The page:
Juan had been “counseled out” of various schools in his first three years of high school. He saw early the tenuous claims on behavior that institutional rules asked and he had learned the double-life that such a perspective demanded from teenagers. Juan liked to party. All the same–and this happens quite frequently with gifted kids whose psyches are tinted with emotional turmoil–the academic, personal, and relationship highs are really high and the lows can be cripplingly low. Juan never needed to study much–or so he thought because his grades stayed comfortably in the Good Enough range–and thus, he relied on ingenuity (sometimes called the BS of the Talented) and the pressure of immediate deadlines to complete his work and earn his acceptable but not superlative academic marks. He’d attended massive California public schools, private ski academies, and had a disastrous stint at a Quaker school in Baltimore. Coming to a New England boarding school, his schtick played well with a certain set, but he was surprised to find that he wasn’t Jack the Lad among this crowd. Juan was searching for acceptance and guidance; he’d tried things his own way but the momentum always seemed to run out. Once Juan and Ethan met in class, Juan petitioned for a room switch to be closer to his new-found friend, then Juan and Daniela began dating.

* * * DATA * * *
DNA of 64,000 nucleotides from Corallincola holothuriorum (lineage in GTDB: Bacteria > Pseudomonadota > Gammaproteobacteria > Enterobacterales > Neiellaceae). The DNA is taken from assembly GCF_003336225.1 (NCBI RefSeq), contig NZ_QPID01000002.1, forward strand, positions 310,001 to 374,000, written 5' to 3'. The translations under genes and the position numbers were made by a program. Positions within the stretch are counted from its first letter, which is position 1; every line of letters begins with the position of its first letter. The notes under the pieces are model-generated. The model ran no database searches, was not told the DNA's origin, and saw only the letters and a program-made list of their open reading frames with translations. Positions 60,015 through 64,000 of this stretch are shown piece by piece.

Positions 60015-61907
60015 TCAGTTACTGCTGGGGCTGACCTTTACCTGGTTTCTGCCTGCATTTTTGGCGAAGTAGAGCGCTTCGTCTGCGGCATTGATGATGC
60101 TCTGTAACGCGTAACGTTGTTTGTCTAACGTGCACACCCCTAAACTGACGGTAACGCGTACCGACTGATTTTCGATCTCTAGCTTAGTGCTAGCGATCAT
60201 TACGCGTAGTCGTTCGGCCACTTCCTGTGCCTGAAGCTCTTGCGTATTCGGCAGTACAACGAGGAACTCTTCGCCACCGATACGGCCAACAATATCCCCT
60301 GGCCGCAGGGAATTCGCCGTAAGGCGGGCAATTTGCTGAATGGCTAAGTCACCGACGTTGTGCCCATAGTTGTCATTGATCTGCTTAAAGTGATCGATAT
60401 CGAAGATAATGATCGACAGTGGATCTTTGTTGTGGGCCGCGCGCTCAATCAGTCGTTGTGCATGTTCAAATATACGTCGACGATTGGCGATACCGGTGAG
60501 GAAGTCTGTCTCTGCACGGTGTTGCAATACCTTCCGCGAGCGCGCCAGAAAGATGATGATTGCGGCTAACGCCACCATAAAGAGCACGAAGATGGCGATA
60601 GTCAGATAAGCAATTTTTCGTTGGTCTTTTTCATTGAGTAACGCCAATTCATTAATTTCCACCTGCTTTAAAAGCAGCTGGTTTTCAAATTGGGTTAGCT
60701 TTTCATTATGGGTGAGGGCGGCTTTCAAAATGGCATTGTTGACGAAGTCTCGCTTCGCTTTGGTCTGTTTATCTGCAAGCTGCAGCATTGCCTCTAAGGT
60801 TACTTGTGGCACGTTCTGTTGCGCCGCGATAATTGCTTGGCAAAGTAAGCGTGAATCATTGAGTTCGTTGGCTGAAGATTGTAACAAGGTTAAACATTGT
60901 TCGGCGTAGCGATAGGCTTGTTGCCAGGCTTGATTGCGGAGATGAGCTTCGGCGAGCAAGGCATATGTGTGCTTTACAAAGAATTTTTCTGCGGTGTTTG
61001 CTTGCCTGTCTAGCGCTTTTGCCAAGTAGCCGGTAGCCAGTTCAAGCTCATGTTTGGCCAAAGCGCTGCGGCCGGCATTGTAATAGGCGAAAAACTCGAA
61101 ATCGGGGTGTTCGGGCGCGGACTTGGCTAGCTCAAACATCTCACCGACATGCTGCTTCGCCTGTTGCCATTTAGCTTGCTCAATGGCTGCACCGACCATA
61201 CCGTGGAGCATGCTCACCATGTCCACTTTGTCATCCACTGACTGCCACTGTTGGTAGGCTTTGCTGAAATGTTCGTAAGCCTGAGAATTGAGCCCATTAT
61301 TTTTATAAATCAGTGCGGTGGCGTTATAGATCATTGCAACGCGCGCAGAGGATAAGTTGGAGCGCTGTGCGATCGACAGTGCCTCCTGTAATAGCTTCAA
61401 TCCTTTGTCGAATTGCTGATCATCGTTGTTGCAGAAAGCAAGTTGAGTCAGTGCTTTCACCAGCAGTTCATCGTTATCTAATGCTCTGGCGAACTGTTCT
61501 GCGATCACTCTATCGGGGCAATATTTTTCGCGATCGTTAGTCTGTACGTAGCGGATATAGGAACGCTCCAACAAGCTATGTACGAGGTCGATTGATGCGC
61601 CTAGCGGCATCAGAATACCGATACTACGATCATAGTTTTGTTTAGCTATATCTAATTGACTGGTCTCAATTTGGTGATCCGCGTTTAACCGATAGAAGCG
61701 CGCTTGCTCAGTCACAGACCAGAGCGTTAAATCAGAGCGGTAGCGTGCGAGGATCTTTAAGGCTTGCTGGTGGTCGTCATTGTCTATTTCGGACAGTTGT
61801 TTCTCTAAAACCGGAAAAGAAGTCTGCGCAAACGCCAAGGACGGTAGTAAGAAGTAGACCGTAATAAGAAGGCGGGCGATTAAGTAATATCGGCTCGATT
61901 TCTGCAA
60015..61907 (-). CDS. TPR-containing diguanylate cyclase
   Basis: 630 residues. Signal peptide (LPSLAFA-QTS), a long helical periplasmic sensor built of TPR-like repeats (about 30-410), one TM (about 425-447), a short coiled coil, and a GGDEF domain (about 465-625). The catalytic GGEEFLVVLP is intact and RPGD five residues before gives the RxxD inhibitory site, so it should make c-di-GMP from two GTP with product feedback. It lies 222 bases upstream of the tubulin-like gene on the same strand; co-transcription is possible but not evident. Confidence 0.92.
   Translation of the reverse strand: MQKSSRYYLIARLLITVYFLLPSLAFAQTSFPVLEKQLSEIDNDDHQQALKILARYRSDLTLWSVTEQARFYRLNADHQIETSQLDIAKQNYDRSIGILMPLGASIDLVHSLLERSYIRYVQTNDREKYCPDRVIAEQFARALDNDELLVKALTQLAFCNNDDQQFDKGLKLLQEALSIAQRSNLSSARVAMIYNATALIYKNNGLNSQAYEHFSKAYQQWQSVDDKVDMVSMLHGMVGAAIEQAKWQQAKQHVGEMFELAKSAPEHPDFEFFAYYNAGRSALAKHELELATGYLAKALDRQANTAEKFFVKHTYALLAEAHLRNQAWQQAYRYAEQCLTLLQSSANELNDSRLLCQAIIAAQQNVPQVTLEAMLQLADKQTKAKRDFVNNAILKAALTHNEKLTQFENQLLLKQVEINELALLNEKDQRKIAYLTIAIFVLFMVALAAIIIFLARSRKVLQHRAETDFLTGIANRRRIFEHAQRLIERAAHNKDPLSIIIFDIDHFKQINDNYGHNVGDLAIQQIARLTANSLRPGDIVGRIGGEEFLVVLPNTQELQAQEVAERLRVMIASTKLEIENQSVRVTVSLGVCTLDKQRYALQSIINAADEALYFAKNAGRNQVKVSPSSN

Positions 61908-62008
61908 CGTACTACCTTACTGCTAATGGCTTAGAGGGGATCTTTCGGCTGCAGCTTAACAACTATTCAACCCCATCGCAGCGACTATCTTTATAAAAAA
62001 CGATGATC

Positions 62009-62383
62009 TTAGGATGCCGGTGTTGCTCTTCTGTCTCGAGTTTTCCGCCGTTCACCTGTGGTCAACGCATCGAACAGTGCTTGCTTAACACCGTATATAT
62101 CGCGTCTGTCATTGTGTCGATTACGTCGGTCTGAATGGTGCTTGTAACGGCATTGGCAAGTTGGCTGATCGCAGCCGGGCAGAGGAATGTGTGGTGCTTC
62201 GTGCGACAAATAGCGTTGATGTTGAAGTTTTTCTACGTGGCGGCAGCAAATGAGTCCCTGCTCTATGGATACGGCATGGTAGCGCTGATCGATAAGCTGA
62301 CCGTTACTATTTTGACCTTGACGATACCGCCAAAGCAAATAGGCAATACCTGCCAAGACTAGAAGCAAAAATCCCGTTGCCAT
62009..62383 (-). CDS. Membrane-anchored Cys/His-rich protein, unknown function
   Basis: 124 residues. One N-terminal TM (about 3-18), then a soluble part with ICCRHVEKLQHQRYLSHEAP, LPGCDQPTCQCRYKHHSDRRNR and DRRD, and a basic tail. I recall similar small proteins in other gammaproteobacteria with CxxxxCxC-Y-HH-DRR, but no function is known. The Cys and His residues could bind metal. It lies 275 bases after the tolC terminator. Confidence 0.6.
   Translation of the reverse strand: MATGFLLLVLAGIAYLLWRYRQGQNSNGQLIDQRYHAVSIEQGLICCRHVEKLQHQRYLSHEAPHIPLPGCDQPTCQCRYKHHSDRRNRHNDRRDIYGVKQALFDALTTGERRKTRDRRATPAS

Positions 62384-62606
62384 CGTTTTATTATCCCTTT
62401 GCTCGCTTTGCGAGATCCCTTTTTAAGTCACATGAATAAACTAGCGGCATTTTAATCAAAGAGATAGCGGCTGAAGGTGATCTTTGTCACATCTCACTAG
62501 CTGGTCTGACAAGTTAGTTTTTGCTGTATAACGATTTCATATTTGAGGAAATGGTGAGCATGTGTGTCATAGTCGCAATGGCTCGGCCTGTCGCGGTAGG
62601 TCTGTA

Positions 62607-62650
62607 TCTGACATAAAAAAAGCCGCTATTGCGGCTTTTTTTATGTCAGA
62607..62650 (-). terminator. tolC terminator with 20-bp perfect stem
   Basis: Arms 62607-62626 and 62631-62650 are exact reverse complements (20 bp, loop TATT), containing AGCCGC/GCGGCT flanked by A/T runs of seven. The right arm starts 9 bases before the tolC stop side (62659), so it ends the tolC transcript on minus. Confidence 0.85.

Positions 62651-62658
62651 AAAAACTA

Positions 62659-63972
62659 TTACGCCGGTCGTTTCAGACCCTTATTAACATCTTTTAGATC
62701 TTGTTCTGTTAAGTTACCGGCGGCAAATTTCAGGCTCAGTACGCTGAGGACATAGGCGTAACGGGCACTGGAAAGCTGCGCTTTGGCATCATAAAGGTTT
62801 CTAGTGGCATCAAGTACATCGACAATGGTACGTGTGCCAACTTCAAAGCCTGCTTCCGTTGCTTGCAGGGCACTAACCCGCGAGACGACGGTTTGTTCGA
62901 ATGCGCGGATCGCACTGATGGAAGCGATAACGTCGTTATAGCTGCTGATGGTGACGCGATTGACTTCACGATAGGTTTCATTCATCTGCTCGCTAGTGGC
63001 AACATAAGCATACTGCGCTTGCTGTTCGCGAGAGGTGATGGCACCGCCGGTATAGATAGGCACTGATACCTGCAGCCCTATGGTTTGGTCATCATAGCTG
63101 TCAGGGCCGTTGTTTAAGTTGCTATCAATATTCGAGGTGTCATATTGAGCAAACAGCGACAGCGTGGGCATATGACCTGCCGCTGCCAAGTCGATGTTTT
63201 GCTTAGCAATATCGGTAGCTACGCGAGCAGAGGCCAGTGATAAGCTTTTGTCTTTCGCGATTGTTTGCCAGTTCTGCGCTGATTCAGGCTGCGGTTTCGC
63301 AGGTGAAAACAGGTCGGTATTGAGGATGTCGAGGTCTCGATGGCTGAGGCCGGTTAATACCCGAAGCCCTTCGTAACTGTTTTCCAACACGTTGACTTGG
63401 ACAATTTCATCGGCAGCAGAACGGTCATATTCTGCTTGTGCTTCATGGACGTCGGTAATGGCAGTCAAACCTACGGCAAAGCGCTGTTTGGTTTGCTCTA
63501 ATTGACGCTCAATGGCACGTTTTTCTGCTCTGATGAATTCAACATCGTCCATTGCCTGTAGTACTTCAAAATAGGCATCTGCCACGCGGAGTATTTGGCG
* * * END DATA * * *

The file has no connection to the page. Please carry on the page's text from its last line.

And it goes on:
It was one of those bone-aching cold days in February. Daniela brought Ethan his chicken soup from the dining hall, making the trip to dorm quickly to escape the sideways sleet. Two evenings before, Ethan had slipped on the ice while skating and taken a pretty bad injury. The surgery required on his fingers wouldn’t happen until later that week and he was really down about not having the use of his right hand. It would be another couple weeks before he transitioned back to complete self-sufficiency and in these initial hours he needed encouragement. I’d spent the evening with Ethan in the ER while the doctor stitched him up and it was my job to call his parents in Texas and explain that the prediction was that he wouldn’t be able to open his hand again after the operation. Daniela had taken in the information once Ethan had texted her (how is it that teens can find a way to thumb their way through all those green and blue bubbles with even those most debilitating circumstances?) and launched into action. Perhaps it was a kind of vicarious terror of what would happen if she’d been the one to hurt hurself like this. Perhaps it was that same quality that made her so dedicated to others, given her commitment to country and service. In all, though, as I knocked on Ethan’s door with Daniela after she’d come to my apartment across the hall from him, what I saw was just one good kid helping another. No adult mentorship here, just getting out of the way. I kept my door open and listened to Ethan’s quiet chuckling turn to guffaws. Two friends laughing at absurdity and bad luck.